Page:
United Airlines working harder to clean up your mess

United Airlines has always been the airline with the dirty planes, at least as long as I can remember. I’ve often taken flights with sticky armrests, seat pockets filled with crumbs and the general stench of uncleanliness.

The airline had recently been ranked last in class in a JD Powers customer satisfaction survey. A combination of sloppy passengers, increasing delays and decreasing budgets had forced the airline to put cleaning their planes on a low priority.

That survey forced the airline to start paying more attention to its planes, especially in this economic climate, you don’t want to be listed last on any kind or survey.

One of the big changes United made was in the way it tackled how aircraft are cleaned – a new process was implemented, and is making its way to all United Airlines destination cities. The first change was to clean the interior more often. In the past, the airline found it perfectly acceptable to wait 18 months for each “heavy cleaning”, when 30 days is the industry norm. The new schedule calls for a major cleaning every 30 days on domestic aircraft, and 15 days on long haul planes.

The changes are starting to pay off – 40% fewer customers now complain about dirty planes.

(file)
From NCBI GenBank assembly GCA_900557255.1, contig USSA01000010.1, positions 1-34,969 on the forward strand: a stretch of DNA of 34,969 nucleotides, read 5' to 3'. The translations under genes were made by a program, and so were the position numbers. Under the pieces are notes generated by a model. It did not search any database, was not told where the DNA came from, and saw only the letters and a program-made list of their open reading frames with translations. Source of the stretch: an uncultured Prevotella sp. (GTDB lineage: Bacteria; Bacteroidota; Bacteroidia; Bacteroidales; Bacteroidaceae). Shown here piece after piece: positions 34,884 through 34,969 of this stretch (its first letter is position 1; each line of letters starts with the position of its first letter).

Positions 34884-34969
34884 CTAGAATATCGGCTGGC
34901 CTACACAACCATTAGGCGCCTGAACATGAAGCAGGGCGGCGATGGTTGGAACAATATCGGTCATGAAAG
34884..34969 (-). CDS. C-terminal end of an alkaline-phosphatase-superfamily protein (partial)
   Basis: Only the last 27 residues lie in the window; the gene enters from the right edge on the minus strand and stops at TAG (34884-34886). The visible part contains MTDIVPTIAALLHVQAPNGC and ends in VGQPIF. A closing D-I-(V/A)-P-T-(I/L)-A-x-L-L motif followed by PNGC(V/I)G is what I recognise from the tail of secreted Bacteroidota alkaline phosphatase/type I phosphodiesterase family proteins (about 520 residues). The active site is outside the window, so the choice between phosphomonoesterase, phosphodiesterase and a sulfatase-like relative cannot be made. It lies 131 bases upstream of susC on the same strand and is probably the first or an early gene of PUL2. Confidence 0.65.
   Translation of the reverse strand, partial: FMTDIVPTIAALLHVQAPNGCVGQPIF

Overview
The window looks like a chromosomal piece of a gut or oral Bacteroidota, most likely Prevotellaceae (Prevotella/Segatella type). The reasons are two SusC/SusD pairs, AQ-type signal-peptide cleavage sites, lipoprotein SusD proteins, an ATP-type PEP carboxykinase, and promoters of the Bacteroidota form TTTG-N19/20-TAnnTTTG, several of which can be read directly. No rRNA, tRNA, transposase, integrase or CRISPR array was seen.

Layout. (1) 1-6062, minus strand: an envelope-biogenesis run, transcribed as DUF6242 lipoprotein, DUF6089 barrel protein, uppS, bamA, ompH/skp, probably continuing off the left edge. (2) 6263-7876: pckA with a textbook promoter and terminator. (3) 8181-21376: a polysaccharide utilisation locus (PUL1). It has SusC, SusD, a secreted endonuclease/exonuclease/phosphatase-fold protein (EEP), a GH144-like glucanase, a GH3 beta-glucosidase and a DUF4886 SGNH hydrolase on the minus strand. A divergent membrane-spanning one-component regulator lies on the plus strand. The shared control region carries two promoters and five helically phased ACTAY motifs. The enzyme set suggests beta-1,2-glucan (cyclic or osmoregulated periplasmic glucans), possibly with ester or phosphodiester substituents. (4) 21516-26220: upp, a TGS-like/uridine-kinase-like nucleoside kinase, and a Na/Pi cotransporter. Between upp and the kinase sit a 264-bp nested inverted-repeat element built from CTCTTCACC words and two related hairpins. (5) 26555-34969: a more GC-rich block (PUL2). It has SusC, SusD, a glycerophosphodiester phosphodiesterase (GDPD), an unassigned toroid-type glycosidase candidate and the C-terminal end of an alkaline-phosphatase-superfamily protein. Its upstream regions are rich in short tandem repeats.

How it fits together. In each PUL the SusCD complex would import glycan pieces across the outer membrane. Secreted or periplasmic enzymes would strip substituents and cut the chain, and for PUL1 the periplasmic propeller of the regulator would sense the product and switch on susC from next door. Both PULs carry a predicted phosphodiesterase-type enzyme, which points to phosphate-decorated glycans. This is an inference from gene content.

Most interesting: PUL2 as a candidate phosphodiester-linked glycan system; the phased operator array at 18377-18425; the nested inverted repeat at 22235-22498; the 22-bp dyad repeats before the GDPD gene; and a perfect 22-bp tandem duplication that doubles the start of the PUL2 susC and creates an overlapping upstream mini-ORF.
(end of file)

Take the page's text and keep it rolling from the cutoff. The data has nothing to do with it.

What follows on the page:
In an in-depth article posted by the Chicago Tribune, the reporter was allowed to get up close and personal with the cleaning crew tackling a United 747 that arrived from Hong Kong.

The photos show the kind of damage passengers make when they are stuck inside a metal tube for 16 hours; magazines and other junk is thrown all over the place, apparently passengers feel it is perfectly acceptable to be a bit of a pig when someone else has to clean up their mess. The article also has a gallery of photos showing just how much work is involved in getting a plane ready for a new load of passengers.

Confessions of a hotel maid – read if you dare!

I’m pretty sure I won’t have to tell any of you just how unsanitary many hotel rooms are.

We’ve all heard about the exposés on TV where someone would shine a CSI style ultraviolet lamp around the bed, lighting up the kind of stains you really wish you had not known about.

MSNBC has posted an article from a former hotel housekeeping staff member – and the story may make you think twice about drinking out of the bathroom cup.

For starters, after several weeks on the job, she decided that using the vacuum was just too much work, and simply picked the worst of the crumbs off the floor by hand.

Once she learned the in’s and out’s of how the room inspector worked, she even stopped cleaning sinks and simply wiped them dry to make them appear clean. Sometimes she was not in a “scrub the tub” kind of mood, and simply did a quick spray and wipe.

Thankfully she informs us that she never skipped changing the sheets – apparently even a hotel maid has her limits as to how low she will go.

Of course, things are not just bad for the guests. The housekeeper describes an incident where someone had soiled their bed linens so badly that all the sheets had to be disposed of in a biohazard bag. Sleep well!

I wonder if the housekeeping is more attentive in any of these ultra-weird hotels: